Ancient Sausages

The classical and ancient Greeks had sausages.  Just thought I'd mention that piece of trivia.

How do we know this?  Because one of the main characters in The Knights by Aristophanes is a sausage seller who plies his trade in the agora.

However the earliest known mention of sausage is in the Odyssey, believe it or not.  At one point our heroes make sausages from pork stomach filled with blood and fat.  This is described as a tasty meal that the warriors can't wait to tuck into.

Personally, I'd run away screaming.  I am not keen on blood sausage.

Beer through a straw

The earliest beer dates back to at least 3,000 B.C.   That's a minimum, because a pot of that age was found in the Middle East that, on analysis, was found to contain barley beer.

The Greeks were not into beer, not even slightly.  Beer was for barbarians.  The Greeks were however aware of a rather odd custom of early beer swillers.  There’s a fragment of a poem from the archaic poet Archilochos that includes the line:

“…as a Thracian or a Phrygian sucks his barley beer through a tube…”  

Yes, beer was originally drunk through a straw.  To make it more fun it was drunk from pots or, if you went to a party, from a communal vat.

So the process was, you arrived at the party, your host handed you a long straw, and then you all sat or stood around talking while you drank from the same pool of beer.

This image from the British Museum has Mesopotamian beer drinkers hanging out together, in the upper middle:

There's technically no reason why you couldn't try this at your next party!

A Cherry History

Cherries have been around since forever.  Cherry stones regularly appear at neolithic sites across Europe and the Middle East.  Back in those days of course they were all wild cherries.

The earliest mention of cultivating cherries comes from classical Greece.  It's in a book called Enquiry Into Plants by a chap named Theophrastus.  Theophrastus was a student of Aristotle (who was in turn taught by Plato, whose teacher was Socrates, who was taught by Diotima.)  This puts him about a hundred years after the time of Nico and Diotima.

It's clear from his text that cherry orchards have been around for some time.  The dating on the first cherry orchard can be bookended because cherries don't get a mention in Hesiod's book Works and Days.  Hesiod is more or less the same date as Homer, and Works and Days is like the archaic Greek version of The Dummy's Guide to Farming.  Cultivated cherries probably are a late archaic or a classical creation.

Zombie apocalypse begins at the Large Hadron Collider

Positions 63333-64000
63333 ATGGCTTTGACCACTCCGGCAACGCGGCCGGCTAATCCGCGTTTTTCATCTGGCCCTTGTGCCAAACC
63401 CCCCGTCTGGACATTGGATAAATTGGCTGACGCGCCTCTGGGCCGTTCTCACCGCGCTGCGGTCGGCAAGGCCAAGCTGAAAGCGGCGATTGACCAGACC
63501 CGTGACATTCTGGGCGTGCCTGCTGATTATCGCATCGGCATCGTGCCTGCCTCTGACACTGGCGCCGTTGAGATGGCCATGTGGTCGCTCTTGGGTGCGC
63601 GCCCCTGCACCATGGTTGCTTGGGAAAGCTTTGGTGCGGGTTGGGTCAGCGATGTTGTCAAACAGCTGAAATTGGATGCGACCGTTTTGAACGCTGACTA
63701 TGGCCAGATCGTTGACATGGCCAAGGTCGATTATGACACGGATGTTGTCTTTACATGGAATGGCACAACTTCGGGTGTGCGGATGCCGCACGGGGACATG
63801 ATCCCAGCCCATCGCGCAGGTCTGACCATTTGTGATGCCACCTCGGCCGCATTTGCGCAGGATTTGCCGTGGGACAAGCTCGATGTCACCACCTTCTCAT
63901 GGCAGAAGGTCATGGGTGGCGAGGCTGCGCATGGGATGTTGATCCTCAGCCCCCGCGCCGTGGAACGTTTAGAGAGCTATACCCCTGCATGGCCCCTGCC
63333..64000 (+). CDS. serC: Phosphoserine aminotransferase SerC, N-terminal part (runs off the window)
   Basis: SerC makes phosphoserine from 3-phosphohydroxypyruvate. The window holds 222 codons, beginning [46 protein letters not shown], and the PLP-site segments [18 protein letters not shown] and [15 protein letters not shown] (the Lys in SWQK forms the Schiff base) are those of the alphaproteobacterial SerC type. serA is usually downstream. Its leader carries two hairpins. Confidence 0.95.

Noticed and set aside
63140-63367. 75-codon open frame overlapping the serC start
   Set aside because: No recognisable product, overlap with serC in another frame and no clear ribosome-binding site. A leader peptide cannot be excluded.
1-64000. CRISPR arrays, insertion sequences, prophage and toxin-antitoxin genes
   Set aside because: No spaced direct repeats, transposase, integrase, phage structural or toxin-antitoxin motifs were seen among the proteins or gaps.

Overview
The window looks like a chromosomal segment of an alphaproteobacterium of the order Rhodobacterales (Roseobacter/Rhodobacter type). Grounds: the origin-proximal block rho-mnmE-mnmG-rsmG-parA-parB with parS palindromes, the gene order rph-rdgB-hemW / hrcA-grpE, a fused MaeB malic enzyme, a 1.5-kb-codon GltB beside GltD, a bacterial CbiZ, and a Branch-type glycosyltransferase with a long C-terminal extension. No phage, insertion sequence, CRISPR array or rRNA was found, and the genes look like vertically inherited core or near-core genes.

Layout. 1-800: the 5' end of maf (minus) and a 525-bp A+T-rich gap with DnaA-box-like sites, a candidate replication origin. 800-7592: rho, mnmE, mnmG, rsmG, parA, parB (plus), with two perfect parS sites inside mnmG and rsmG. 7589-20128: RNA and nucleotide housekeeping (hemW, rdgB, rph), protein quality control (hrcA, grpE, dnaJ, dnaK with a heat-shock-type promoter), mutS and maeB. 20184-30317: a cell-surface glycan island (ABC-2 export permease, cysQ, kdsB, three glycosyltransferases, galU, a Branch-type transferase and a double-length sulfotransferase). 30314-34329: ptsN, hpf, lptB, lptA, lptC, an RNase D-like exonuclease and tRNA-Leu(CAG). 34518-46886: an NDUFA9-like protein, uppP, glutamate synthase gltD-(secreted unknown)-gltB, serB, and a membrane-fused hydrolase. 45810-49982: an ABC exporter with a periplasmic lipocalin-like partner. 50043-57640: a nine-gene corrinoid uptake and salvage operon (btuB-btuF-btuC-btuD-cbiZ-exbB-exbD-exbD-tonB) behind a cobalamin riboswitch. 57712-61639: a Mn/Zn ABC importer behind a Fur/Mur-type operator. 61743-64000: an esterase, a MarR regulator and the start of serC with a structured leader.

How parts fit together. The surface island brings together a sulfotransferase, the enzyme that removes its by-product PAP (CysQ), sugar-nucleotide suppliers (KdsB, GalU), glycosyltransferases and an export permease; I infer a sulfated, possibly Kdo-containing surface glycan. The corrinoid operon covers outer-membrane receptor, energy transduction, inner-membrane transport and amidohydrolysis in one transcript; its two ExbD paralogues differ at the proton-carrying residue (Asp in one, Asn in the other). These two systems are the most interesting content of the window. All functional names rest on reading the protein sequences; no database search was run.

You might recall when they discovered the Higgs Particle at the Large Hadron Collider, that I wrote about what is a Higgs particle and why does anyone care.

Now a group of PhD students who work there have made a zombie movie shot on site.  The premise goes that radiation from the Higgs experiments has turned a maintenance crew into zombies who now shamble through the maintenance corridors in search of brains, a food source which should, in theory, be quite plentiful at the LHC.

The movie is acted with all the skill that you would expect a bunch of nuclear physicists to bring to the thespian arts.  But they did a pretty good job on the production.

The movie's 75 minutes.  Here's the trailer:

Drink like a Greek: wine cups

Ancient wine was quite unlike the modern stuff.  To start with, they added spices, such as fenugreek, which these days you're more likely to find in a curry. They also added seawater, for a very good reason. In a world without sulphur, salt makes the next best preservative.

Wine was always drunk with water mixed in.  No exceptions, not ever.  To drink wine neat was the mark of the worst sort of dissolute barbarian.  The usual ratio was three water to one wine.  Since water filtration plants hadn't been invented yet, the practice might have begun so the alcohol could kill any bugs in the water.  The water and wine was mixed together in a large jar called a krater, and then served out into cups.

Wine at a party was served in a very wide, very flat cup called a kylix.  Here's one at the Metropolitan in New York:

Yes, the decoration on the outside is a naked woman drinking from a kylix.  Some of the decorations on these things would be rated XXX.  Speaking of which, here's a decoration on the inside of a cup.  This is what you'd see after you've drunk the wine:

The lady is playing a drinking game called kottabos.  That's why she's holding her cup in that funny way.  Here are the rules for kottabos:
  1. Drink your wine to the dregs.
  2. Hold cup as per lady in picture.
  3. Throw the dregs at the nearest wall.

Winners are judged for the most interesting patterns on the host's walls, or possibly the furniture or the fellow guests if someone's a bad shot.  

The other, more unusual cup for alcohol, is something much more associated with Vikings, but in fact comes from Persia.  The Greeks called it a rhyton, which is also the English word.  It's a cup in the shape of a horn:

These things were always made in the shape of an animal or some similar subject.  These are at the Getty Villa in L.A., as is this lion:

In The Ionia Sanction at one point I have Nico at a Persian party where he's given a rhyton to drink from in the shape of a boar.